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Impact Economics in Your Community

"Poverty is an economic model, and until we treat it as such we will never solve it. It is time to stop doing the same things, and hoping for different outcomes"

 "To date, most initiatives have been driven by philanthropy or government programs, hence we have been fighting economics with charity"

Einstein defined insanity as doing the same thing over and over and expecting a different result. We believed this applied to our modern-day efforts to eradicate poverty. Below is an experiment you can do in your own community. 


In an effort to investigate this hypothesis, we undertook the following project while working within marginalized communities in numerous global ecosystems. 


We created focus groups from different age demographics within disenfranchised communities. 


  • In room A, we had 20 elderly community members (at least 75 years of age)

  • In room B, we had 20 youth community members (in their 20s)

  • We asked both participant groups the same questions, related to the "choke points" preventing empowerment and progress

  • The elderly community members were also asked to think back 60 years and provide appropriate answers for that time


Once complete, all participants were invited into the same room where they joined their community's religious, philanthropic, and government leaders to see and discuss the results.

Note: For transparency, be prepared for some heated discourse when the results are shared.

Results & Observations

 We have designed initiatives for every stakeholder and community segment that are:

  • Myopically focused on the cause, not the effects

  • Win/win - i.e. when a single segment "wins" all win

  • 100% inclusive i.e. bottom-up, middle-out, and top-down

  • Focused on the core of the circle which promotes economic, social, racial, and environmental balance

  • Dedicated to the attainment of the SDGs. 

  • Are "In Place"

  • Focused on empowerment and not an entitlement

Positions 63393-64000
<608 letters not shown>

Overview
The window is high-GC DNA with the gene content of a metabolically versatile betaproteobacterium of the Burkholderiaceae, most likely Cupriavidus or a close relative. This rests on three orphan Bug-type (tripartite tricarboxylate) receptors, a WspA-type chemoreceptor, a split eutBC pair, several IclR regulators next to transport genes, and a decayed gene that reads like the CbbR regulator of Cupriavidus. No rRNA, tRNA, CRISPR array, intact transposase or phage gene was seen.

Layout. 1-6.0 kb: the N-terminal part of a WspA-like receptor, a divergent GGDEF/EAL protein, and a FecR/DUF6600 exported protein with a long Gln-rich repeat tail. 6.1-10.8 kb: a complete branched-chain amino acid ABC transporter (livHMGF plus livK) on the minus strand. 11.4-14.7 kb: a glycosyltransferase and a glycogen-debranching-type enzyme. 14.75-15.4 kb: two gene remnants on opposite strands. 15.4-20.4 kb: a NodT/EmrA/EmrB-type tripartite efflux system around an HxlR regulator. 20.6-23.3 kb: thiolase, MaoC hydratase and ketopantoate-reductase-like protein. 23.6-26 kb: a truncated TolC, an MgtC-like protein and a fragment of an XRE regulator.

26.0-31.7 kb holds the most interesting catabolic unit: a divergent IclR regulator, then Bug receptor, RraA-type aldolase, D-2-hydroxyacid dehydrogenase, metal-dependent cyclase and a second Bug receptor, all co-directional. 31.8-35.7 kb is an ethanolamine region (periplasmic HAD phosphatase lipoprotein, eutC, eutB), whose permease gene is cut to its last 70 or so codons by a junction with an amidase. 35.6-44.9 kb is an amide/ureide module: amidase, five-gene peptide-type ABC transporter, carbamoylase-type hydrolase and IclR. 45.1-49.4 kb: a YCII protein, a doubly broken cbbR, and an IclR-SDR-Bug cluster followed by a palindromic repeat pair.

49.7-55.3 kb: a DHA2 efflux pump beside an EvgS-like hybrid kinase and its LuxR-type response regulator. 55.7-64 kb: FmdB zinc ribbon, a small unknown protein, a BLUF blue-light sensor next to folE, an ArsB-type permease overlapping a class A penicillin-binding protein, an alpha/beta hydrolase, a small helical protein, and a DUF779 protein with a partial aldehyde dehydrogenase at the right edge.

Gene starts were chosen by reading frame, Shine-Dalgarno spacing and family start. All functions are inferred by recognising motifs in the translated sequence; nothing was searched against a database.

In virtually every instance, the answers to each set of questions were almost identical, confirming that over the past 60 years, nearly nothing has changed. Some argued (and with good reason) that things had become worse. 

Through deeper research we discovered that:


  • Poverty is driven by economics.

  • The vast majority of poverty eradication initiatives focus on the effects of low economic vibrancy e.g. hunger and a lack of access to fresh, healthy food; homelessness and inadequate housing; sub-par education and healthcare; violence and inter-community crime; high rates of unemployment; and inadequate transportation, to name a few. However, this has been like trying to cure the symptoms, while paying no attention to the disease.

  • Most initiatives are designed to be win/lose i.e. if one community segment "wins" one or more others "lose". This creates polarization and ultimate failure.  

  • There are clear CHOKE POINTS that prevent top-down capital from supporting bottom-up innovations. Many of them hide in plain sight.

  • Many initiatives are designed to continue Entitlement as opposed to transforming to Empowerment

  • Numerous initiatives are not "In Place" i.e. they try to help from afar

  • We cannot achieve the SDG benchmarks unless we eradicate poverty

  • Poverty is a business model, and hence it is driven by economics. To date, most initiatives have been driven by philanthropy or government programs, hence we have been fighting economics with charity. That is not going to work, hence the current results. 

Poverty is an Economic Model
our Solution is
Impact Economics
Normally we're all for the "You can't solve a problem with the same thinking that created it" logic, but in this case, we disagree. Business makes the world go around, so what happens when we think of poverty as an economic model?